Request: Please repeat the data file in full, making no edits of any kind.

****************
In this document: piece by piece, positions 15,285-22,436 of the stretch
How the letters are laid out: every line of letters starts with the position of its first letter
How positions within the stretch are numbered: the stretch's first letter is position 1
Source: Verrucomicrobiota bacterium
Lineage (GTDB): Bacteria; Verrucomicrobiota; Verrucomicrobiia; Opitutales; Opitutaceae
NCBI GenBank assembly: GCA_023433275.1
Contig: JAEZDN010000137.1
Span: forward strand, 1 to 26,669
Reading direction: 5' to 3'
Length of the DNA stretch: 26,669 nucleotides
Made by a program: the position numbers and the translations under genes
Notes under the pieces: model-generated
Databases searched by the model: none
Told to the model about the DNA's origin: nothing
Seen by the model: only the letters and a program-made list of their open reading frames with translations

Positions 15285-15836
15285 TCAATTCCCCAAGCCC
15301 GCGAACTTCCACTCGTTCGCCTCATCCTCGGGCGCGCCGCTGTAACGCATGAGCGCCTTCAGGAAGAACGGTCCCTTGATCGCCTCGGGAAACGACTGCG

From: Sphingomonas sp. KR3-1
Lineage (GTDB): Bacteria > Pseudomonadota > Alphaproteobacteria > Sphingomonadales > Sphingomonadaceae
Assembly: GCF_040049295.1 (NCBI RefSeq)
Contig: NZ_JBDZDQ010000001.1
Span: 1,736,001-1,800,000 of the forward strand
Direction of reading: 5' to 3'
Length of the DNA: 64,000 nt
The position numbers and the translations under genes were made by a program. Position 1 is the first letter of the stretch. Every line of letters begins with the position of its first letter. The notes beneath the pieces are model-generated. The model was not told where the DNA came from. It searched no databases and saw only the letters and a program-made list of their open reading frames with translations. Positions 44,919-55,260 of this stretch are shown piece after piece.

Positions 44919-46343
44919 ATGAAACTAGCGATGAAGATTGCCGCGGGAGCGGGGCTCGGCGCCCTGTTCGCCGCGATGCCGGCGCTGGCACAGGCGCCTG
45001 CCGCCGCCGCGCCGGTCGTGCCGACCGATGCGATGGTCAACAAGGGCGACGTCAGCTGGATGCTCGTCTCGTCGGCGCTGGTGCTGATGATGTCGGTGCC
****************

In this document: piece by piece, positions 15,285-22,436 of the stretch
How the letters are laid out: every line of letters starts with the position of its first letter
How positions within the stretch are numbered: the stretch's first letter is position 1
Source: Verrucomicrobiota bacterium
Lineage (GTDB): Bacteria; Verrucomicrobiota; Verrucomicrobiia; Opitutales; Opitutaceae
NCBI GenBank assembly: GCA_023433275.1
Contig: JAEZDN010000137.1
Span: forward strand, 1 to 26,669
Reading direction: 5' to 3'
Length of the DNA stretch: 26,669 nucleotides
Made by a program: the position numbers and the translations under genes
Notes under the pieces: model-generated
Databases searched by the model: none
Told to the model about the DNA's origin: nothing
Seen by the model: only the letters and a program-made list of their open reading frames with translations

Positions 15285-15836
15285 TCAATTCCCCAAGCCC
15301 GCGAACTTCCACTCGTTCGCCTCATCCTCGGGCGCGCCGCTGTAACGCATGAGCGCCTTCAGGAAGAACGGTCCCTTGATCGCCTCGGGAAACGACTGCG

From: Sphingomonas sp. KR3-1
Lineage (GTDB): Bacteria > Pseudomonadota > Alphaproteobacteria > Sphingomonadales > Sphingomonadaceae
Assembly: GCF_040049295.1 (NCBI RefSeq)
Contig: NZ_JBDZDQ010000001.1
Span: 1,736,001-1,800,000 of the forward strand
Direction of reading: 5' to 3'
Length of the DNA: 64,000 nt
The position numbers and the translations under genes were made by a program. Position 1 is the first letter of the stretch. Every line of letters begins with the position of its first letter. The notes beneath the pieces are model-generated. The model was not told where the DNA came from. It searched no databases and saw only the letters and a program-made list of their open reading frames with translations. Positions 44,919-55,260 of this stretch are shown piece after piece.

Positions 44919-46343
44919 ATGAAACTAGCGATGAAGATTGCCGCGGGAGCGGGGCTCGGCGCCCTGTTCGCCGCGATGCCGGCGCTGGCACAGGCGCCTG
45001 CCGCCGCCGCGCCGGTCGTGCCGACCGATGCGATGGTCAACAAGGGCGACGTCAGCTGGATGCTCGTCTCGTCGGCGCTGGTGCTGATGATGTCGGTGCC